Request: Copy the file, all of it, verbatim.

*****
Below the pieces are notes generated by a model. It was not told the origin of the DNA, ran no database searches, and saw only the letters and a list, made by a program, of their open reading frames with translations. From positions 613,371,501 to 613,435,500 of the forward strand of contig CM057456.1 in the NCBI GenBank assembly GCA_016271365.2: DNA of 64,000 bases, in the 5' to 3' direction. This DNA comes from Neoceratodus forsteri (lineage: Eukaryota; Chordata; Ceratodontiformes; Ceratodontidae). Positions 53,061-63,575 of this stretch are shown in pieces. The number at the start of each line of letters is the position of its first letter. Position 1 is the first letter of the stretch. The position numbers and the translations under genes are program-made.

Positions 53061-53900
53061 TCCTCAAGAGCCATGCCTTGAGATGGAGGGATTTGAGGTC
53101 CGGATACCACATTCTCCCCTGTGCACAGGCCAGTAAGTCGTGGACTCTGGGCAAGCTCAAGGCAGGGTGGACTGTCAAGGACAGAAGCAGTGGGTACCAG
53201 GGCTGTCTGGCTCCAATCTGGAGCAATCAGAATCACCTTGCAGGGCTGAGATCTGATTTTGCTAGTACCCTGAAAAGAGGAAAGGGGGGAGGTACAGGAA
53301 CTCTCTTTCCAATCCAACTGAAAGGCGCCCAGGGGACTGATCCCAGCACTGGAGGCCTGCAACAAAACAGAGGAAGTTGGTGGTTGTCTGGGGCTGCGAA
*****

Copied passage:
Below the pieces are notes generated by a model. It was not told the origin of the DNA, ran no database searches, and saw only the letters and a list, made by a program, of their open reading frames with translations. From positions 613,371,501 to 613,435,500 of the forward strand of contig CM057456.1 in the NCBI GenBank assembly GCA_016271365.2: DNA of 64,000 bases, in the 5' to 3' direction. This DNA comes from Neoceratodus forsteri (lineage: Eukaryota; Chordata; Ceratodontiformes; Ceratodontidae). Positions 53,061-63,575 of this stretch are shown in pieces. The number at the start of each line of letters is the position of its first letter. Position 1 is the first letter of the stretch. The position numbers and the translations under genes are program-made.

Positions 53061-53900
53061 TCCTCAAGAGCCATGCCTTGAGATGGAGGGATTTGAGGTC
53101 CGGATACCACATTCTCCCCTGTGCACAGGCCAGTAAGTCGTGGACTCTGGGCAAGCTCAAGGCAGGGTGGACTGTCAAGGACAGAAGCAGTGGGTACCAG
53201 GGCTGTCTGGCTCCAATCTGGAGCAATCAGAATCACCTTGCAGGGCTGAGATCTGATTTTGCTAGTACCCTGAAAAGAGGAAAGGGGGGAGGTACAGGAA
53301 CTCTCTTTCCAATCCAACTGAAAGGCGCCCAGGGGACTGATCCCAGCACTGGAGGCCTGCAACAAAACAGAGGAAGTTGGTGGTTGTCTGGGGCTGCGAA